Tooth decay could soon be treated with a painless "remineralisation" technique developed in London, that means damaged enamel repairs itself, dentists said today.
The technique, which spells the end of drilling, could be available in three years.
The new treatment, developed at King's College London, is called Electrically Accelerated and Enhanced Remineralisation and is expected to cost around the same as fillings.
It speeds up the natural movement of calcium and phosphate minerals into the damaged tooth, which then repairs itself.
Decay is normally removed by drilling, followed by a filling with a material such as amalgam or composite resin.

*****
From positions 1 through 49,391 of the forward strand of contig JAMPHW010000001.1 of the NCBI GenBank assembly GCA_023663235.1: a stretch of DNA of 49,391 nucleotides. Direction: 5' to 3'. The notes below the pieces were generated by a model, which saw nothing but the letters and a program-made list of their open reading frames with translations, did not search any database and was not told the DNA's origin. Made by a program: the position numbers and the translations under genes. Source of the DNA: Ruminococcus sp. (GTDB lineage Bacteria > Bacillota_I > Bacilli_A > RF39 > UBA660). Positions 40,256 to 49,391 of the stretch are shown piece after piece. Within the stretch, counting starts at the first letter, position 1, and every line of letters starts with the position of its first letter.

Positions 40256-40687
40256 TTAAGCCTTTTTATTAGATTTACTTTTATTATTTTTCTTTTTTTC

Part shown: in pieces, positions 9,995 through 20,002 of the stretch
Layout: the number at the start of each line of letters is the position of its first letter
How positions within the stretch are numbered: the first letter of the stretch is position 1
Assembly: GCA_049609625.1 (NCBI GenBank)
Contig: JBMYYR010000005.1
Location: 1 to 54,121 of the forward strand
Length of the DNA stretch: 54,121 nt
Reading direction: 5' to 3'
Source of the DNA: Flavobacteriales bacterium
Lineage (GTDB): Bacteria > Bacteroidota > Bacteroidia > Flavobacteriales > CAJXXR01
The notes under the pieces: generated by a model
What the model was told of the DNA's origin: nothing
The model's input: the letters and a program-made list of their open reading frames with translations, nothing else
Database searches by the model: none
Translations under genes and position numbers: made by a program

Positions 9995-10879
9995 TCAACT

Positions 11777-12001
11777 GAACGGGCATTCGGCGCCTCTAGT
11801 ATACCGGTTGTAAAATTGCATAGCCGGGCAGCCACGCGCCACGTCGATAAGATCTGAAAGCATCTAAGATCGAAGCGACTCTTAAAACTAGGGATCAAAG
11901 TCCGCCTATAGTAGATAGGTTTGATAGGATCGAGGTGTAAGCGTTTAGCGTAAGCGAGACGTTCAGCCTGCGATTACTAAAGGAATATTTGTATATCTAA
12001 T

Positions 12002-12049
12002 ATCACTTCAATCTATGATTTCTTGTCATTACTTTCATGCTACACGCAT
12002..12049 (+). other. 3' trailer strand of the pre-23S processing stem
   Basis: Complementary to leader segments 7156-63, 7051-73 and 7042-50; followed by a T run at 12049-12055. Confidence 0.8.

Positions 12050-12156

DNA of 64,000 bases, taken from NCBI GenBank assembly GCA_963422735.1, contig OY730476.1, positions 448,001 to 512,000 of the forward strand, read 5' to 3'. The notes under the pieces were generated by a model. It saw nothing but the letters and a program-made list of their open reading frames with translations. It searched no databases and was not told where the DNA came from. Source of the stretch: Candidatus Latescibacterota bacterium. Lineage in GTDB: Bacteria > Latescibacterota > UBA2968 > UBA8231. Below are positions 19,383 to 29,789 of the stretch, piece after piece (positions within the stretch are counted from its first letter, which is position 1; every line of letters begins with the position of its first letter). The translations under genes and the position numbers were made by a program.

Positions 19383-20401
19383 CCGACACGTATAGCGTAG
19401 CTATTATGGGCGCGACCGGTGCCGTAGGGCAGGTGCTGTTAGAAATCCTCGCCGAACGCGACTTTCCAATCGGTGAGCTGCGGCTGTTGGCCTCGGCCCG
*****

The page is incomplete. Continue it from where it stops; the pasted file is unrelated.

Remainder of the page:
The new process prepares the damaged area of enamel, then uses a tiny electric current to push minerals into the repair site so the enamel can repair itself.
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Mayor of London Sadiq Khan is backing the scheme.
A spokesperson said the lightning strikes had left the "aircraft fuelling system unavailable."
Nearly 1,000 properties have been left without power, and road users have been warned of potentially hazardous conditions.